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Impression Management – Claims of First Impressions

Autor:   •  November 7, 2017  •  1,989 Words (8 Pages)  •  126 Views

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Another study analyzed the impact of impressions formed of movie characters, revealing that the first impression of movie characters can distort the intended experience the viewer will have with the movie, possibly giving a viewer a negative unintended view on the movie as a whole (Sanders, 2010). For example, the study showed that many people would immediately characterize Superman as a hero, because of the characteristics he displays. However, others may see his tactics of hiding his identity as deceitful and would base him on that impression, disliking his character and possibly have a negative view of the movie as a whole (Sanders, 2010). This study supports the fact that first impressions are influential and lasting, because of the fact that impression of the movie characters can change the person’s overall impression of the movie. As discussed earlier Marek, Knapp and Wanzer studied introductions and lasting impressions in roommates. They also used Predicted Outcome Value theory to explain that first impressions are lasting. The fact that a roommate is someone that you will most likely have to live with for an extended period of time makes the impression formations even more crucial. Stated before, the first impression is lasting and can be a determinant in the predicted longevity of the relationship and determine the likelihood that the roommates will live together again in the future.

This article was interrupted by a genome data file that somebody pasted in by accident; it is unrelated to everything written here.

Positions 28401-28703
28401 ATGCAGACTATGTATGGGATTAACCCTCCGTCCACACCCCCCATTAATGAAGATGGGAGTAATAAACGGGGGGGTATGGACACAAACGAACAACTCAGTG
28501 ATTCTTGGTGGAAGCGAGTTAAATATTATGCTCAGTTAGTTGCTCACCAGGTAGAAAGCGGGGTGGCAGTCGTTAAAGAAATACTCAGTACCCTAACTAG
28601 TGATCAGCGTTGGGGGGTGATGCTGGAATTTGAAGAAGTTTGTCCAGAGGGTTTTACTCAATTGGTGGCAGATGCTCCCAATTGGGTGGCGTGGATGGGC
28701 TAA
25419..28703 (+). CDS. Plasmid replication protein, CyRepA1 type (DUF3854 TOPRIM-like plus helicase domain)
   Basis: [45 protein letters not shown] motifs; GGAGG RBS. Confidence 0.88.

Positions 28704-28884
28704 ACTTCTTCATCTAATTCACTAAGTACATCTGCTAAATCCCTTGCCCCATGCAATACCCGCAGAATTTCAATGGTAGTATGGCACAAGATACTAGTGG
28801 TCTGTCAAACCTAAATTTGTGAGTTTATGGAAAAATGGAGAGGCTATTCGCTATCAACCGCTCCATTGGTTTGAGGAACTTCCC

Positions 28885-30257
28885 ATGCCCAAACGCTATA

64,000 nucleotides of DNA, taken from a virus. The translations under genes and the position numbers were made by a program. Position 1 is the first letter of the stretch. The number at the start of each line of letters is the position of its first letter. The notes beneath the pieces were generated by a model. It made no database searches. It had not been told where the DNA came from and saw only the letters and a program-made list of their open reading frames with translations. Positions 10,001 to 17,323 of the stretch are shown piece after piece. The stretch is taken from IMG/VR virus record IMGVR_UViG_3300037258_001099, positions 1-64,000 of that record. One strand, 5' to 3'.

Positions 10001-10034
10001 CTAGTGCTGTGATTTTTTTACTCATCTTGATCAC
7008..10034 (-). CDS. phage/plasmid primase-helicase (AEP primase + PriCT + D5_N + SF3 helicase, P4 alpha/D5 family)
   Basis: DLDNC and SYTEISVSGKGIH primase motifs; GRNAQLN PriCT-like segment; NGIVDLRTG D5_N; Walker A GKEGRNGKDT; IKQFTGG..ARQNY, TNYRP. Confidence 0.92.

The work place setting is another area where first impression can make a lasting mark on your career. The Language Expectancy Theory is used to analyze the impressions supervisors have of new employees in business settings (Foste and Botero, 2012). Their perceived communication competence, formed after their initial interaction, in areas such as their ability to produce content and deliver content to someone superior to them in the workplace, will predict their reputation and their impression of perceived work competence. (Foste & Botero, 2012). It’s in this business setting that handshakes and eye contact are the nonverbal cues that are associated with confidence in the work place, and has the potential to give you a strong first impression. Along with the research from Hiemstra’s study, business impressions have proven to be very important.

Conclusion